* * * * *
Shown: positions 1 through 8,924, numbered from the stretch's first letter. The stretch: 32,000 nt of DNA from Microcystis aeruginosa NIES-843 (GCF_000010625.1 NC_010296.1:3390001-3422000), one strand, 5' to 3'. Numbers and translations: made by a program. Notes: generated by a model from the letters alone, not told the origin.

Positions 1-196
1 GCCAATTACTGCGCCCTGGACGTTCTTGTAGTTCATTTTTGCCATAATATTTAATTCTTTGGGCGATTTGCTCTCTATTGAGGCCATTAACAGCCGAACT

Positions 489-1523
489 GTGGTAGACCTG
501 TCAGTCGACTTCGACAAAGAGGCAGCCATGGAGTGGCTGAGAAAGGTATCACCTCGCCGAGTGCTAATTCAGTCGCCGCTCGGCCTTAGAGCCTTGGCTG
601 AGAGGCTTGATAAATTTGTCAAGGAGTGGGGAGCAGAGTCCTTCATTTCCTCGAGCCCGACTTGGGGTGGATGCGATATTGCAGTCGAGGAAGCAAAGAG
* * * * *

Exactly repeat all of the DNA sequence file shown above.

Shown: positions 1 through 8,924, numbered from the stretch's first letter. The stretch: 32,000 nt of DNA from Microcystis aeruginosa NIES-843 (GCF_000010625.1 NC_010296.1:3390001-3422000), one strand, 5' to 3'. Numbers and translations: made by a program. Notes: generated by a model from the letters alone, not told the origin.

Positions 1-196
1 GCCAATTACTGCGCCCTGGACGTTCTTGTAGTTCATTTTTGCCATAATATTTAATTCTTTGGGCGATTTGCTCTCTATTGAGGCCATTAACAGCCGAACT

Positions 489-1523
489 GTGGTAGACCTG
501 TCAGTCGACTTCGACAAAGAGGCAGCCATGGAGTGGCTGAGAAAGGTATCACCTCGCCGAGTGCTAATTCAGTCGCCGCTCGGCCTTAGAGCCTTGGCTG
601 AGAGGCTTGATAAATTTGTCAAGGAGTGGGGAGCAGAGTCCTTCATTTCCTCGAGCCCGACTTGGGGTGGATGCGATATTGCAGTCGAGGAAGCAAAGAG